Murder in the Keys: Crime and Punishment in Special Collections

William_R__Hackley_Diary_1830-11-30
Hackley describes a dinner on November 30, 1830, that evolves into a wine-fueled song-and-story time. Goulding Family Collection, 01/MSS 0-128, Box 171C

FSU Libraries Special Collections and Archives has many resources devoted to Florida history. The Goulding Family Collection (01/MSS 0-128) was donated by Professor Robert L. Goulding following his retirement from FSU in 1960. The collection includes several remarkable documents from Goulding’s ancestors, including primary sources chronicling military and civilian life during the American Civil War, World War I and World War II.

However, the most detailed historical testimony can be found in the diaries of Goulding’s maternal grandfather William R. Hackley. Hackley, a Virginia native and alumnus of William and Mary, moved to Tallahassee in 1826 at the age of twenty. The aspiring lawyer soon passed the Florida State Bar Association examination and settled in Key West in 1828, where he established a law practice and eventually became district attorney for the southern district of Florida from April 1849 to May 1857.

Hackley’s diaries detail his life in Key West from 1830 to 1857, giving first-hand accounts of daily life in the recently-established American settlement. Many of the entries are concerned with predictable facets of island life – changes in the weather, and ships sailing in and out of port. However, as a lawyer and man of privilege, Hackley had access to information and events that the average Key West resident would not.

Hackley provides eyewitness details of many court cases, including a first-hand look at an historical event in American Key West – the first known trial for murder.

“Tuesday, Nov 16 [1830]…The case of the Territory of Florida vs. Norman Sherwood for the murder of John Wilson on the 5 day of July last by shooting with a pistol loaded with buckshot came on today. The prisoner being anxious for trial did not make use of his right of peremptory challenge to the full extent allowed by law. I was requested by the judge to take down the evidence in the case and did so. The trial was protracted till nearly two. I left the court house before the jury retired. The jury brought in a verdict of guilty…”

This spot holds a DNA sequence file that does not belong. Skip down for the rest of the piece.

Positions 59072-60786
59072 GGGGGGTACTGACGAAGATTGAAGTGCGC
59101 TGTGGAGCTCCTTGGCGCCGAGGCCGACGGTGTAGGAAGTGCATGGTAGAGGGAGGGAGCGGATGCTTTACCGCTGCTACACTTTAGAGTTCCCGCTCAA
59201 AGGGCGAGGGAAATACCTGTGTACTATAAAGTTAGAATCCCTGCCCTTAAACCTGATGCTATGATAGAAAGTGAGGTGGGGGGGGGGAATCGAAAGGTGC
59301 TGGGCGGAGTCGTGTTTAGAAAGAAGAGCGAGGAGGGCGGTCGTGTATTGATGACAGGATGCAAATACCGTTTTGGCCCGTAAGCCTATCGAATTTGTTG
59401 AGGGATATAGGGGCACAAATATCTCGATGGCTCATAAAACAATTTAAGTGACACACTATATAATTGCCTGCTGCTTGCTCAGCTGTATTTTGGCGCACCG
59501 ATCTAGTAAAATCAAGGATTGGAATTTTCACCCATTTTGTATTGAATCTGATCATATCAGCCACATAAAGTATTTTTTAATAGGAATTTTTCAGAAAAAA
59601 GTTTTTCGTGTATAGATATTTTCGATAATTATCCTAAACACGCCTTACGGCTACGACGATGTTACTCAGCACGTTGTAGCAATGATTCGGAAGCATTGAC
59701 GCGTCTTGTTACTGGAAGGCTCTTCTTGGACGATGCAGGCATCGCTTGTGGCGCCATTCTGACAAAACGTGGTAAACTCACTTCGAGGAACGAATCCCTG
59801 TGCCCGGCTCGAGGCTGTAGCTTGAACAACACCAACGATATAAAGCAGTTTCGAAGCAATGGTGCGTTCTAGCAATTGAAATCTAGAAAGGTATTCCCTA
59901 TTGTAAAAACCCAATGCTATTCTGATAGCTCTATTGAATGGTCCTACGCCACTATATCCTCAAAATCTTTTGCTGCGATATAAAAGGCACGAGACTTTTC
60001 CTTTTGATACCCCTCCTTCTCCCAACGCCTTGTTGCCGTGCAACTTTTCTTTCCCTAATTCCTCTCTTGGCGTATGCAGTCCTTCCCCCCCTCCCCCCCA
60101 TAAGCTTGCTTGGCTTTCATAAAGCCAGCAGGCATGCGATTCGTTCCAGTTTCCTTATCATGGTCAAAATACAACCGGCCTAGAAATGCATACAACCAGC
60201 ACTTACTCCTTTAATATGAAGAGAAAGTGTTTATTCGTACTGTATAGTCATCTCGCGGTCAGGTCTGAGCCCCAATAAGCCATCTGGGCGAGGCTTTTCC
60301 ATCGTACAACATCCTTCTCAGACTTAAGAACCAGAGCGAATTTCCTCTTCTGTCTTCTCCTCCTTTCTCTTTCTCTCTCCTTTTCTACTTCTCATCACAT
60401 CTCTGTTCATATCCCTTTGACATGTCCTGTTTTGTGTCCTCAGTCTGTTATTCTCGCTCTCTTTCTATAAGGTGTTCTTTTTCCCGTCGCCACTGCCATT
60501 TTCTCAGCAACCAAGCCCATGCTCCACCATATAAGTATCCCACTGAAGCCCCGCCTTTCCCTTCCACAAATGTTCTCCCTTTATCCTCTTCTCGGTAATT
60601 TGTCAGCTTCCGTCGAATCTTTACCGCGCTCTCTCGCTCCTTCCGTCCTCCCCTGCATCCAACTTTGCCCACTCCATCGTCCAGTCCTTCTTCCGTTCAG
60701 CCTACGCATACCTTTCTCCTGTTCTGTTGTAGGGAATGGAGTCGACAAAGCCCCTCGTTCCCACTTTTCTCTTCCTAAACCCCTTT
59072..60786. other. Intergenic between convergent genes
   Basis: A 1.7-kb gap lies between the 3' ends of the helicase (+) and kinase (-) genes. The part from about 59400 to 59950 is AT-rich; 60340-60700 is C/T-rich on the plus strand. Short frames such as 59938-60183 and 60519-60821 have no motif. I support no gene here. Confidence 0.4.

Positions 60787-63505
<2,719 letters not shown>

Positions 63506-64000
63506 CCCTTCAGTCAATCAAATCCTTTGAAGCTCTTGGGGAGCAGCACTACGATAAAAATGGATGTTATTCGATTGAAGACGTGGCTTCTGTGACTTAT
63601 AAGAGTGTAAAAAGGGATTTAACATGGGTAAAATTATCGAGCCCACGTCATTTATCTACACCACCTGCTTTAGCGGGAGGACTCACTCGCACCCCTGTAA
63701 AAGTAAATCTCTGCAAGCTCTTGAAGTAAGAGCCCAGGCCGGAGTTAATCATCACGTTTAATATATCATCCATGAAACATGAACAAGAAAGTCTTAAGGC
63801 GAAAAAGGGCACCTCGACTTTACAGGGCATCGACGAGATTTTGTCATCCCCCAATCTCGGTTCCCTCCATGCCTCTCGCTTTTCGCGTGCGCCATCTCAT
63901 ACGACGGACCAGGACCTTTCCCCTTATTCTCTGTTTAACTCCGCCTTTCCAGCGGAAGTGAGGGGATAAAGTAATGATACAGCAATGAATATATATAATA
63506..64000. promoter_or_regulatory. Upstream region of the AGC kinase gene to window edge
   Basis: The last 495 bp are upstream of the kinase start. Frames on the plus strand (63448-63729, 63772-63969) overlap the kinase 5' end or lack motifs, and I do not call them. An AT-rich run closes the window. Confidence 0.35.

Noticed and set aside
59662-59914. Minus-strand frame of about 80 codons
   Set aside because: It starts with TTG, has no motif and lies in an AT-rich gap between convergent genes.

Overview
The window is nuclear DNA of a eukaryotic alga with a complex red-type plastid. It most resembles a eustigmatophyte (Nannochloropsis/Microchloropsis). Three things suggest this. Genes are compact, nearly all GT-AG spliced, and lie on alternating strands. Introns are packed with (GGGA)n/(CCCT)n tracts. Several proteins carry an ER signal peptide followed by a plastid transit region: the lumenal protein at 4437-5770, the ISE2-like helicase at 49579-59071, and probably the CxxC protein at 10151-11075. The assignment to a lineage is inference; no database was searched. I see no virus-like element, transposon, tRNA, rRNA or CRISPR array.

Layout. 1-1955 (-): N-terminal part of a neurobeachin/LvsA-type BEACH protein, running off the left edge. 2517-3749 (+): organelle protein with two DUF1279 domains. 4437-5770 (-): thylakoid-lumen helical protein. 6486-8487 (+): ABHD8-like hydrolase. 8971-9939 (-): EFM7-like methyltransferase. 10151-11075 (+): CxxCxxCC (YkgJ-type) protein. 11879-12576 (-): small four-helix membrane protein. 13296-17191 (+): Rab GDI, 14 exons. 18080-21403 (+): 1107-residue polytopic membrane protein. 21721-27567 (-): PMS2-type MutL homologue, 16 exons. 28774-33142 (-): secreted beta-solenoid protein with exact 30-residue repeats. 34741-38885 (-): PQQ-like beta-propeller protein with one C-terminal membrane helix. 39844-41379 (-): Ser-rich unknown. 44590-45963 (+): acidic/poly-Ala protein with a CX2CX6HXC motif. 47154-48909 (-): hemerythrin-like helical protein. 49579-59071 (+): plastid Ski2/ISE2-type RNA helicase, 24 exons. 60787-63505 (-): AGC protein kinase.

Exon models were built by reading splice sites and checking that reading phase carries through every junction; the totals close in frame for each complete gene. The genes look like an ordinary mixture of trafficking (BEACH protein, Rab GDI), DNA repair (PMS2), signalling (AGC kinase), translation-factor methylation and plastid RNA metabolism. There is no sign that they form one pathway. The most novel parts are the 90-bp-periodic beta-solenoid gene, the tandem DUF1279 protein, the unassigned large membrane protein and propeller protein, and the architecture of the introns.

The trial verdict opened the door for another Key West first – order of execution:

“Friday Nov. 19th…At 4 PM went up to the court house to hear judgement of death pronounced on Norman Sherwood—the judge made a most impressive charge and fixed the second Friday in December for the day of execution. The judge was so affected that he could hardly get thru with the sentence and many of the bystanders also were much affected. The prisoner indeed shed a few tears but was not much moved with the hearing of his doom. He walked back to jail and I am given to understand expressed but little sorrow saying that he could die but once…”

“Monday, Dec 6th. I hear that two days since, Norman Sherwood took a dose of poison which was conveyed to him by some one, but it was not sufficiently powerful to cause death. He is however sick from the effects of it and I think that if he can obtain the means he will commit suicide before the day appointed for his execution for which I would be sorry as the execution of a felon will I think have a beneficial effect on this community…”

“Friday Decr 10th…At ten o’clock A.M. Norman Sherwood was taken from the jail to the gallows erected near the road out from the courthouse to the West, and in pursuance of the sentence of the law was hung by the neck until he was dead. He said nothing at the gallows and died stubbornly and did not even change color…”

For more information on crime and punishment in the Keys, check out the Hackley diaries online or visit the Special Collections Research Center!


Rory Grennan is Manuscript and Instruction Archivist for FSU Libraries Special Collections & Archives.

 

One thought on “Murder in the Keys: Crime and Punishment in Special Collections

  1. Did Mr. Hackley mention how standard time was determined in Key West back then? Was it a local time determined by meridian passage of the sun? I am curious how his references to time compare to modern standard time.

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